Amazon & Argos Anticipate Christmas by Appointing Thousands of Holiday-Period Personnel

It was announced at the start of October that, the world’s largest online retailer, will be recruiting 70,000 new full-time members of staff specifically for the upcoming festive season. That gigantic figure is 40% higher than the number of people they hired for the same period last year and the company have even suggested that thousands of the workers are likely to be kept on beyond Christmas 2013.

On a more local level, the internet retailer will be employing more than 15,000 seasonal staff in the UK – which is good news for the struggling British job market.

This huge recruitment drive shows just how important the festive period is for businesses. Highlighting how intense it can get, Catherine McDermott, director of operations at, said to The Guardian: “On our busiest shopping day last Christmas, customers ordered a total of 3.5m items during one 24-hour period at a rate of 44 items a second.”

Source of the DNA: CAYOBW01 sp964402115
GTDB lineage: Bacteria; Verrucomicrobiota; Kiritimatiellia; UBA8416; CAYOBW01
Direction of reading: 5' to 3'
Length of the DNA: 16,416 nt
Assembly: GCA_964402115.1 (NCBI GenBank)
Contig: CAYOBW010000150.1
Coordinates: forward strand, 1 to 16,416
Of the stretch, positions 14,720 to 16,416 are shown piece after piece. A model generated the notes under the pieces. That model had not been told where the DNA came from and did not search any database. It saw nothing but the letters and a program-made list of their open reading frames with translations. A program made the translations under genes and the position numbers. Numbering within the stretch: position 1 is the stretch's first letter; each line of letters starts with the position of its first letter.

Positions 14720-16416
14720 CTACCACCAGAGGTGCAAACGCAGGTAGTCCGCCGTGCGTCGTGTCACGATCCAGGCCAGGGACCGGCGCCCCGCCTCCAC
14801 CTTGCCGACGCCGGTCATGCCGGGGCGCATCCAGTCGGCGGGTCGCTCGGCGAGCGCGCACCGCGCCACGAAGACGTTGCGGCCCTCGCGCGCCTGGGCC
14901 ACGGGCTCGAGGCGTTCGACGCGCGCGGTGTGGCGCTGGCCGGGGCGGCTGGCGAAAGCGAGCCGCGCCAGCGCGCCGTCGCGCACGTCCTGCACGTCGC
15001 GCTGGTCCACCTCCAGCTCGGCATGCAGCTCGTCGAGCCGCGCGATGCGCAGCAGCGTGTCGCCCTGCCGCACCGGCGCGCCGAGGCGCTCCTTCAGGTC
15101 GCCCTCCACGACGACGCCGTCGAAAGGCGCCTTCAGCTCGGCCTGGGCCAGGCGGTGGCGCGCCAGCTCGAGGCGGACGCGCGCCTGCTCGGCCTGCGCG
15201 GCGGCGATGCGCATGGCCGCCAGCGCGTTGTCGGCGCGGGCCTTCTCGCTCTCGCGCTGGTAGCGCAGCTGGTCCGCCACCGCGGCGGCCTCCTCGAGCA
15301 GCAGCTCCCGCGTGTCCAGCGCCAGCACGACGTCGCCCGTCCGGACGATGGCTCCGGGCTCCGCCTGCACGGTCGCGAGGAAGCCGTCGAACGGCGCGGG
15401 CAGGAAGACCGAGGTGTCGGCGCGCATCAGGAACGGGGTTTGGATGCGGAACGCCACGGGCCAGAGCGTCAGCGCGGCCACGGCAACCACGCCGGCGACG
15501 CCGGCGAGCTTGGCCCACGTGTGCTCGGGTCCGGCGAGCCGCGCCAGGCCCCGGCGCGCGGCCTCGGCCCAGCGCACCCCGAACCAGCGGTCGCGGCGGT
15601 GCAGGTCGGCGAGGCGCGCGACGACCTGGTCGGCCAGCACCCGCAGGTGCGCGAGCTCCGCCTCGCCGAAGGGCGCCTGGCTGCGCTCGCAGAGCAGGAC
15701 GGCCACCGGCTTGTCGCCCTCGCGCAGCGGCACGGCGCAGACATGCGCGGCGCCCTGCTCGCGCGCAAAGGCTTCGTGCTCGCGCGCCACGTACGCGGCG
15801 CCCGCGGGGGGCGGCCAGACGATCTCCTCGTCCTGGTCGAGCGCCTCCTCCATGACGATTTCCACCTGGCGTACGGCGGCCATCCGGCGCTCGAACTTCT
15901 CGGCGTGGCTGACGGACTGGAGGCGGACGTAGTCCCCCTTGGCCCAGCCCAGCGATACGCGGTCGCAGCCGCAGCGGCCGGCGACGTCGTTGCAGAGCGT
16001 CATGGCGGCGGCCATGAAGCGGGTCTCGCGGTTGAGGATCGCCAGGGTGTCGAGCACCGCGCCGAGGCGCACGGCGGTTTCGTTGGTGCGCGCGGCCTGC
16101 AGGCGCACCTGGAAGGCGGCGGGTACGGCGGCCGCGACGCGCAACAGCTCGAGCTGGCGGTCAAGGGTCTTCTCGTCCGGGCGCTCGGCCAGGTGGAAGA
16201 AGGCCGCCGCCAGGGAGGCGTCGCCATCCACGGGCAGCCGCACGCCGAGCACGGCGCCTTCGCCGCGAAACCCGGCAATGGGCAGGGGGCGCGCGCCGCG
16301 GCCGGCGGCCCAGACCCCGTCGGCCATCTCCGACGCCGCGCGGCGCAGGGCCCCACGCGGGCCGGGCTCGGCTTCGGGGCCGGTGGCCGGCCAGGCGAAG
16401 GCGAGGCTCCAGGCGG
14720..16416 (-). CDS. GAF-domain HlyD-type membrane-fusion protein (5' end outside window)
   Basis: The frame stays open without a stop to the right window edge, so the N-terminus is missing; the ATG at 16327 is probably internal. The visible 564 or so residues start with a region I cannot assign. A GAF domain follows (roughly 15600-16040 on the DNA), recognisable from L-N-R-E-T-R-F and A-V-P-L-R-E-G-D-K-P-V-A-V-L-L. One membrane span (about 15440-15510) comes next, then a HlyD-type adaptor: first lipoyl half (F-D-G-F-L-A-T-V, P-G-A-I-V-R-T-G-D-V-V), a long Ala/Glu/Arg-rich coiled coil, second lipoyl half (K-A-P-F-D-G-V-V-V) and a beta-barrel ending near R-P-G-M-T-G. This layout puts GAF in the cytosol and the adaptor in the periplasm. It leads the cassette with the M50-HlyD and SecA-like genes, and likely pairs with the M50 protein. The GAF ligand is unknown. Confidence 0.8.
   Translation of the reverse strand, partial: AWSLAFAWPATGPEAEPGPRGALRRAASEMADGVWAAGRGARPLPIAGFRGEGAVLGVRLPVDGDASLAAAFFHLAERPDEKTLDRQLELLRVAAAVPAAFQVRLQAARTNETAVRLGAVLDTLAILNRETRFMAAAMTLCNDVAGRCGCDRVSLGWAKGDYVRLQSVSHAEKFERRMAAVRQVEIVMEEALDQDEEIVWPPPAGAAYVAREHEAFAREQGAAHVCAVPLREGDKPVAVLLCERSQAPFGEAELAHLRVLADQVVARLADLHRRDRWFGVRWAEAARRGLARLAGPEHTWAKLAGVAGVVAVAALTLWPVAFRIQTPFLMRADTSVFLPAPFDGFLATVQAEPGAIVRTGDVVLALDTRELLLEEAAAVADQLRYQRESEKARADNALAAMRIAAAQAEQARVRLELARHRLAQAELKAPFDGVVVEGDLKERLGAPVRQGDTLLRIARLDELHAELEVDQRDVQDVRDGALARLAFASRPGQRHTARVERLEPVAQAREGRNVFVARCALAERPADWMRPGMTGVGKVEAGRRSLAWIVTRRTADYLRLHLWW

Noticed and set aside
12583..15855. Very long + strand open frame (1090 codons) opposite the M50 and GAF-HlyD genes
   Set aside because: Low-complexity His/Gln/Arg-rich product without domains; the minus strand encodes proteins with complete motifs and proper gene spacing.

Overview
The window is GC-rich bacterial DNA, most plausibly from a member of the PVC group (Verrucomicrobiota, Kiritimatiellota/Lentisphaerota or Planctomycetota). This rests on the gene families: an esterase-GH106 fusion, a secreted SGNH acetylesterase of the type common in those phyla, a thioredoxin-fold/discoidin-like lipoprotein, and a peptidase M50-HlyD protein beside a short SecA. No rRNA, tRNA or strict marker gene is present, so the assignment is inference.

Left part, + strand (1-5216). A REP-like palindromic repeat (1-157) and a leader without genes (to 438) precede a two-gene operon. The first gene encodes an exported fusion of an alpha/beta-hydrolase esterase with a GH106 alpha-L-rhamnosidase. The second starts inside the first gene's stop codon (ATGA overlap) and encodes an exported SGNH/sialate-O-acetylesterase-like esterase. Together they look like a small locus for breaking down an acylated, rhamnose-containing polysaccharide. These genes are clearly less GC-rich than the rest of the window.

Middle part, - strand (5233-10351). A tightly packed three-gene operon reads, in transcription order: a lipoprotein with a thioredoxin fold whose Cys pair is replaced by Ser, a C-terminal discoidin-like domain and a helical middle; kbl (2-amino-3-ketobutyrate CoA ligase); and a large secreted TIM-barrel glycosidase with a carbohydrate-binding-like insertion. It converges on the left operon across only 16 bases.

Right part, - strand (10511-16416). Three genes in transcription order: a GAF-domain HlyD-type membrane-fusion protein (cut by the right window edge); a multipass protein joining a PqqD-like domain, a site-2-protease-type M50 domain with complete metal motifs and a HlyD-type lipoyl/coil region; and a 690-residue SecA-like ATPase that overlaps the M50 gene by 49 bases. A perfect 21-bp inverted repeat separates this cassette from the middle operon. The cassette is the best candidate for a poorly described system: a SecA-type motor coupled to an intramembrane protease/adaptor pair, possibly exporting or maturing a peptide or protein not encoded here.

(Photograph: Sarah Lee for the Guardian)

(Photograph: Sarah Lee for the Guardian)

It’s not just international behemoths that are prepping for the festive sales flurry. Argos, the largest general-goods retailer in the UK, is set to recruit around 10,000 seasonal workers in the build-up to Christmas. While this is 2,000 less people than they added in 2012, considering the firm currently only has 30,000 employees it really is a substantial hiring burst for the busy season.

On the other hand, Amazon are adding 5,000 more new people in Britain this year than they did before Christmas 2012. The huge numbers for both companies show the sales boom they expect to have to deal with. But it’s important to remember that it isn’t not just somebody as huge as Amazon that needs to prepare.

(Photograph: Andrew Fox)